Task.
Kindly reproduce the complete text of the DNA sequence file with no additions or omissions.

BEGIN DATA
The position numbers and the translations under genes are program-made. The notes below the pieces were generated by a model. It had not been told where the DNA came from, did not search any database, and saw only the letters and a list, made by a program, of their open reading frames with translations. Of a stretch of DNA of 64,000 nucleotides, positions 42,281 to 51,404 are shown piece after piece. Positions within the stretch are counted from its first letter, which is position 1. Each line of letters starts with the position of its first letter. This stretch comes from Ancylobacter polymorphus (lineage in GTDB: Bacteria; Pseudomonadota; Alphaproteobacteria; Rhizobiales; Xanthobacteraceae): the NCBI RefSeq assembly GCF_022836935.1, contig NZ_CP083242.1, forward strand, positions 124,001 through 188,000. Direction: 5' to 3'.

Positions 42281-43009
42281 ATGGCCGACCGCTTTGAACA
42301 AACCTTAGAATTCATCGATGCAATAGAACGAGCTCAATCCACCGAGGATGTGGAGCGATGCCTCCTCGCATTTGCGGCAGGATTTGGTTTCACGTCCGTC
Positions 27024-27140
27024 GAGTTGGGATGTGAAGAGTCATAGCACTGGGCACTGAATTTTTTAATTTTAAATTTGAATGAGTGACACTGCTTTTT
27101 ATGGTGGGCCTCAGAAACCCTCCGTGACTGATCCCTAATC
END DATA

The position numbers and the translations under genes are program-made. The notes below the pieces were generated by a model. It had not been told where the DNA came from, did not search any database, and saw only the letters and a list, made by a program, of their open reading frames with translations. Of a stretch of DNA of 64,000 nucleotides, positions 42,281 to 51,404 are shown piece after piece. Positions within the stretch are counted from its first letter, which is position 1. Each line of letters starts with the position of its first letter. This stretch comes from Ancylobacter polymorphus (lineage in GTDB: Bacteria; Pseudomonadota; Alphaproteobacteria; Rhizobiales; Xanthobacteraceae): the NCBI RefSeq assembly GCF_022836935.1, contig NZ_CP083242.1, forward strand, positions 124,001 through 188,000. Direction: 5' to 3'.

Positions 42281-43009
42281 ATGGCCGACCGCTTTGAACA
42301 AACCTTAGAATTCATCGATGCAATAGAACGAGCTCAATCCACCGAGGATGTGGAGCGATGCCTCCTCGCATTTGCGGCAGGATTTGGTTTCACGTCCGTC
Positions 27024-27140
27024 GAGTTGGGATGTGAAGAGTCATAGCACTGGGCACTGAATTTTTTAATTTTAAATTTGAATGAGTGACACTGCTTTTT
27101 ATGGTGGGCCTCAGAAACCCTCCGTGACTGATCCCTAATC